The fourth edition of the SRT Run took place September 15-16, 2017 with nearly 200 registered participants across all divisions, up 35% from the year before. The SRT Run has a minimalist format, meaning there are no aid stations (we don’t provide food or water) and no supplemental course markings. As one participant put it, “they don’t coddle the runners.” But the truth is, the runners don’t need a lot of hand-holding. At the start for each division, steely determination was evident in their faces, and then once moving, exhilaration, and when finally at the finish, relief. And maybe there were some points in between where it was necessary to grit the teeth. Results included three new course records, countless personal bests, at least one first-time ultramarathon finish, and remarkably a runner who completed the 30-mile division barefoot — and there were also some disappointments because the weather was hot, the trail is rugged, and the mountains, unyielding.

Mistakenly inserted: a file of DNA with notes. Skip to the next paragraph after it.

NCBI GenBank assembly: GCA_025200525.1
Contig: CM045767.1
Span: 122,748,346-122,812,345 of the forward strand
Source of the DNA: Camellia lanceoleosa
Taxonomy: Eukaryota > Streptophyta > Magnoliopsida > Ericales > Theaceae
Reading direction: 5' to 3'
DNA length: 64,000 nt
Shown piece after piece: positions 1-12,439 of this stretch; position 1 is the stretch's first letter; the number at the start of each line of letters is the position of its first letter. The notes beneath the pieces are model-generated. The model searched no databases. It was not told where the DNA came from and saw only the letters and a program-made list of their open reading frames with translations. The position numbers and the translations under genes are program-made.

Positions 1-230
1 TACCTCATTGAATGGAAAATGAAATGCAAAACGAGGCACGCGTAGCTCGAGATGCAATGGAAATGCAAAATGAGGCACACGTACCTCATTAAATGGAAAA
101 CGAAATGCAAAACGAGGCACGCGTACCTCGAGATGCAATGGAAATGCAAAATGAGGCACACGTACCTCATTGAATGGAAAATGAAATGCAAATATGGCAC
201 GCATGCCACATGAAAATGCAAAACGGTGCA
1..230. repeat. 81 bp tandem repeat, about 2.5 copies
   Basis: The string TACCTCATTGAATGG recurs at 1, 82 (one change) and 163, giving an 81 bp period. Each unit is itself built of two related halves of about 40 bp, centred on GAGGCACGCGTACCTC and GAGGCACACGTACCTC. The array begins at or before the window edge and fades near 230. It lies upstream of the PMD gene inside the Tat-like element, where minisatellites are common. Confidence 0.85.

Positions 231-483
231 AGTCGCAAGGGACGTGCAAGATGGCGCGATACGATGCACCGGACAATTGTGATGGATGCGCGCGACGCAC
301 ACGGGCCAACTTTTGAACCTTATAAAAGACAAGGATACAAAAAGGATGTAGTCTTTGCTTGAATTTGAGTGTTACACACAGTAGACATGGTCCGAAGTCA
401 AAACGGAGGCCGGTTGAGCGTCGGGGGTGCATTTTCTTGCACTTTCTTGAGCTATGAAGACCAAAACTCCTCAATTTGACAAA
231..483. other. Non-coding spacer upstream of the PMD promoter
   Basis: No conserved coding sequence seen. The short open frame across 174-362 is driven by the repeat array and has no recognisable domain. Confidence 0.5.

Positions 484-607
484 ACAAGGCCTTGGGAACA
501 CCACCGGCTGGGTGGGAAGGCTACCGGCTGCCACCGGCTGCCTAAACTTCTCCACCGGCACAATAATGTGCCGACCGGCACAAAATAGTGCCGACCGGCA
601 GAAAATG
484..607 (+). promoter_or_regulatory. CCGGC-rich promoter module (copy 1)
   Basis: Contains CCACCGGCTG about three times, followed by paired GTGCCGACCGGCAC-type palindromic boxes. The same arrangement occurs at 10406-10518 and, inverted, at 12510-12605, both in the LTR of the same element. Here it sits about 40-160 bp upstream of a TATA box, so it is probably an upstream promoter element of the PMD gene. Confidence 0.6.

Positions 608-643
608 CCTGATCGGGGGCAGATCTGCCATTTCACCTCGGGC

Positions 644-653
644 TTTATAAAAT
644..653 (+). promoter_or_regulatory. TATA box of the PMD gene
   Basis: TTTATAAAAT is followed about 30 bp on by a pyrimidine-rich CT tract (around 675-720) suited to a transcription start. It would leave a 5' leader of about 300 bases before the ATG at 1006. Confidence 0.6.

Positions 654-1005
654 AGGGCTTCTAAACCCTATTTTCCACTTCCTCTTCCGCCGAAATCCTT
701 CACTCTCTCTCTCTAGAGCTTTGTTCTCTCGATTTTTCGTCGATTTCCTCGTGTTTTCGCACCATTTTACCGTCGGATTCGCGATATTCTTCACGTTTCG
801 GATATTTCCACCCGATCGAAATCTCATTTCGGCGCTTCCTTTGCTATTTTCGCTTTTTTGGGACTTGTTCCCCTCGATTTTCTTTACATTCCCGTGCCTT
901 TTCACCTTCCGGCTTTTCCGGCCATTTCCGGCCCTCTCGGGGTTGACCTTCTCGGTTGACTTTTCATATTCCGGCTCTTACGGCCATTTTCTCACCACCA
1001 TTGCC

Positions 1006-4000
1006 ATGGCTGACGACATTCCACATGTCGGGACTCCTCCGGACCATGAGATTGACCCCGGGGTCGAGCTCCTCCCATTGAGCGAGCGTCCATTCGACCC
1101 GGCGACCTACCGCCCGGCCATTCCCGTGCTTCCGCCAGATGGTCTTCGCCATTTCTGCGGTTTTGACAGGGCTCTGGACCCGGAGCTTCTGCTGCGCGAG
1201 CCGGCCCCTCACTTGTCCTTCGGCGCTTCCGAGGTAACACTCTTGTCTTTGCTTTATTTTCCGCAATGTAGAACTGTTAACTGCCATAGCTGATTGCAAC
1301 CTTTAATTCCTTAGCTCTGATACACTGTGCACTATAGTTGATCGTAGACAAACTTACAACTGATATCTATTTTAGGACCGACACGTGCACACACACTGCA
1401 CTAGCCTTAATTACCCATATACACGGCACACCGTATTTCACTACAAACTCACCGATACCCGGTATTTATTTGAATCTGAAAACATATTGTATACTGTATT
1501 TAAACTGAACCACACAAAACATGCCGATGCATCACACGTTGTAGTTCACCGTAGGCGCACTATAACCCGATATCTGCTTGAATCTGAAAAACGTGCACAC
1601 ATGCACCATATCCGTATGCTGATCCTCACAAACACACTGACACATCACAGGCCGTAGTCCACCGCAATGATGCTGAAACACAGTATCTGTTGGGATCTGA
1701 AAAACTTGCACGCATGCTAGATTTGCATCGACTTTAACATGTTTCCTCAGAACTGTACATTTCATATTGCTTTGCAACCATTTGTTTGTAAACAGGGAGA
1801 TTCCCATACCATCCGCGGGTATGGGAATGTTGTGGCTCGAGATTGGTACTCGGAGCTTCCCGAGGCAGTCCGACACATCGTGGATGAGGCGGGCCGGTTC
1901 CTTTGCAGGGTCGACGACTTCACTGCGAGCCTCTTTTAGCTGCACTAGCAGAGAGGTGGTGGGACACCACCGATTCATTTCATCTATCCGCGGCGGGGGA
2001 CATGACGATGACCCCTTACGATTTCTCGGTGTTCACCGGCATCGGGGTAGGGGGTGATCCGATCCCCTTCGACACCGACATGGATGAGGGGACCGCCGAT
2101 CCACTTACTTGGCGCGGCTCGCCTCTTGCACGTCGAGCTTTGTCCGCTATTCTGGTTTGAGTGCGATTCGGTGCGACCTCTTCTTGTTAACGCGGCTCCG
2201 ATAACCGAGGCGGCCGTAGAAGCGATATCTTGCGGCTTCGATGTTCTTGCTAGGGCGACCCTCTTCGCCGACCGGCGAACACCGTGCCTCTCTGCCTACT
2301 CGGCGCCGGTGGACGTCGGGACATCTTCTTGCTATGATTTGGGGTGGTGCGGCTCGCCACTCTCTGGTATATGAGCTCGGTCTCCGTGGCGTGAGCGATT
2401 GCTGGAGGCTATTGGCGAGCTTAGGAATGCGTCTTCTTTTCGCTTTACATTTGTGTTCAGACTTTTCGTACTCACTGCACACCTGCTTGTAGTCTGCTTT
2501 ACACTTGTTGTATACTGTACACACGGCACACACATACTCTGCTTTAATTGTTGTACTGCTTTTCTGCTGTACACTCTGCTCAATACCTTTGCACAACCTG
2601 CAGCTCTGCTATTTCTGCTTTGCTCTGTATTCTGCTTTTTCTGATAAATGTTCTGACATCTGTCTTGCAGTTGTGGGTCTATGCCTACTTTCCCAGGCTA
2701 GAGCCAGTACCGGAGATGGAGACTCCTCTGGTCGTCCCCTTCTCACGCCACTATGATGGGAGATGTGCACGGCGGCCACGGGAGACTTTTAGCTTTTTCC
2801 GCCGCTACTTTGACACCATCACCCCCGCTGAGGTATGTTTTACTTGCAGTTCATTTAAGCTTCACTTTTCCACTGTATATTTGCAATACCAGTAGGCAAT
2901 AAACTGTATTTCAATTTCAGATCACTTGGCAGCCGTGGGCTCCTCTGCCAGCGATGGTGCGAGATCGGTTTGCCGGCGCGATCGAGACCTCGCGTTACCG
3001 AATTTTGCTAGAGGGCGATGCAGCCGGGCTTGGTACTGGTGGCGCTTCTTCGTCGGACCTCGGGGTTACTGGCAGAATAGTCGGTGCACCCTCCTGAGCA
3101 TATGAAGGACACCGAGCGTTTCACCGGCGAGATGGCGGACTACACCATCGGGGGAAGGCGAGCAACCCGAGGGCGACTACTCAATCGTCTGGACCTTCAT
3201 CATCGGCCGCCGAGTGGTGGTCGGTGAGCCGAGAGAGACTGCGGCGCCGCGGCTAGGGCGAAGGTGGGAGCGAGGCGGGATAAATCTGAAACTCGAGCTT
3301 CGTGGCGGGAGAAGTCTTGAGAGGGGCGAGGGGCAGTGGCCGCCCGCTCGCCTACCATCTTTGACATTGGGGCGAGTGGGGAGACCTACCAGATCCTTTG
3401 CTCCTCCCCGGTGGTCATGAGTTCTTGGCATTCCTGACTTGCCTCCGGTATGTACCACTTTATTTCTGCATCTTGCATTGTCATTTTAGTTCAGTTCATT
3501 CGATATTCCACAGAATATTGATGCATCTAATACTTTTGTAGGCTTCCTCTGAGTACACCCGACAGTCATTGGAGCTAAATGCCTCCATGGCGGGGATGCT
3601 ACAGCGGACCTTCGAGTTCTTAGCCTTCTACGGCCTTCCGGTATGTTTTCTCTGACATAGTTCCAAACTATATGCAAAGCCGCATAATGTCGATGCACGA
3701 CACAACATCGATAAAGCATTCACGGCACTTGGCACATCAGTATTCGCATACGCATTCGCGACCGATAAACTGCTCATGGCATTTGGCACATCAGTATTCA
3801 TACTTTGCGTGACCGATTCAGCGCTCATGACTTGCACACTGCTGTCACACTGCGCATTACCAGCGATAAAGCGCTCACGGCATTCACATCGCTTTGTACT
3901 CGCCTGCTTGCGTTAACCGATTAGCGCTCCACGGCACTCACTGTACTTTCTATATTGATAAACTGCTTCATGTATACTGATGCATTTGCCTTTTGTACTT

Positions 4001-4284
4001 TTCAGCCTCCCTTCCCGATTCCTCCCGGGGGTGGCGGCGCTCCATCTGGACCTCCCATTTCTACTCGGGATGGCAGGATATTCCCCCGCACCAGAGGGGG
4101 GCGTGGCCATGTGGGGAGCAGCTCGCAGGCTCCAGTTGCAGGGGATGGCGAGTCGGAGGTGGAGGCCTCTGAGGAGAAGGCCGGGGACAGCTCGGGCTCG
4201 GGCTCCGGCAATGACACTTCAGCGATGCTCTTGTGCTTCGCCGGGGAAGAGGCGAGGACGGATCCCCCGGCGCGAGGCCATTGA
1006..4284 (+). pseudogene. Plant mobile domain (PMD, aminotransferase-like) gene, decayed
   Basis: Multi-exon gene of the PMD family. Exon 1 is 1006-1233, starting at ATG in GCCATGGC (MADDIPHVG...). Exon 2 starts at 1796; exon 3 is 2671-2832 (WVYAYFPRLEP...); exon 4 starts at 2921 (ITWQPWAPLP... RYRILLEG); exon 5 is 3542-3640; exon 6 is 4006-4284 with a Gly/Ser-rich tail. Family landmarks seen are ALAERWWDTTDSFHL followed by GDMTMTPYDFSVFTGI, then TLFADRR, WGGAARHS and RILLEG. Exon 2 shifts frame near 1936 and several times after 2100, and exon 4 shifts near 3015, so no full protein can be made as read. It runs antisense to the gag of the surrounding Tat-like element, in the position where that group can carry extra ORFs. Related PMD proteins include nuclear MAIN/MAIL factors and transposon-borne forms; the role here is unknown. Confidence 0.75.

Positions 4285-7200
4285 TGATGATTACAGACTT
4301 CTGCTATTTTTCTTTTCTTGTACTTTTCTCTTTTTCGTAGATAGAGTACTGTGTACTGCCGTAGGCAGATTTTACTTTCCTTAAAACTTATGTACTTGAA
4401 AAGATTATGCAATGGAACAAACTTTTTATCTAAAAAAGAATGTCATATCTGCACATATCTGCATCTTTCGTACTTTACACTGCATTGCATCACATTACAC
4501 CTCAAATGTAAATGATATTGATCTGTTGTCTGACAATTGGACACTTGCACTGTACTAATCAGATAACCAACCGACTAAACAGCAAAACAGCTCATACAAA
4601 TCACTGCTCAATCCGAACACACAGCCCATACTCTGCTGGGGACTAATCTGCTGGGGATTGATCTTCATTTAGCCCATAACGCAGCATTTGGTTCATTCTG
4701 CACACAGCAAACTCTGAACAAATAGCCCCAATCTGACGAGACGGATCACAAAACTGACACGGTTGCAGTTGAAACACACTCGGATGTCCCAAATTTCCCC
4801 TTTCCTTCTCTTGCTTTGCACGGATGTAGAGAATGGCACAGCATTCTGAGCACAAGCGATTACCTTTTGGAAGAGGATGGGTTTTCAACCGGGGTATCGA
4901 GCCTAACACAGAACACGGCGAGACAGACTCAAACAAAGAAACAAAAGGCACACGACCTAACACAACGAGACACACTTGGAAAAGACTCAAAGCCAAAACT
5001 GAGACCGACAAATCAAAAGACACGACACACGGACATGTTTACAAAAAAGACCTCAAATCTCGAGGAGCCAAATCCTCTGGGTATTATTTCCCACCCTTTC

Organizers created this event to celebrate a magical trail that crosses the entire length of the Shawangunk Mountains, or the “Gunks” as they are called, an area identified by the Nature Conservancy as “one of Earth’s last great places.” By promoting awareness of the SRT, we hope to build support for further conservation. Continue reading “2017 SRT Race Director’s Report”→
Shawn won the 1/2 marathon division in 2:08, tying the course record set by Adam Meier in 2015. Since the SRT race is a minimalist event (no course markings or aid stations), quick thinking on your feet and deft management of hydration and nutrition can often be more important than pure speed — as Shawn’s report clearly illustrates.
Since getting into trail running a few years ago, the SRT run/hike has become one of my favorite races of the year. The trail itself is beautiful offering scenic views as well as remarkable diversity of surroundings and trail surface. In my opinion, the SRT and surrounding area offers some of the best trail running (if not the best) I’ve seen in the state. Some may balk at the self-supported nature of the run, but it’s the most environmentally friendly way of racing (and respecting the natural surroundings that we enjoy) given there’s minimal waste in the form of cups, bottles, and plastic jugs. And I like that it places greater importance on the thought, experience, and wisdom to plan and adjust. Continue reading “Shawn Bubany’s 2017 SRT Race Report”→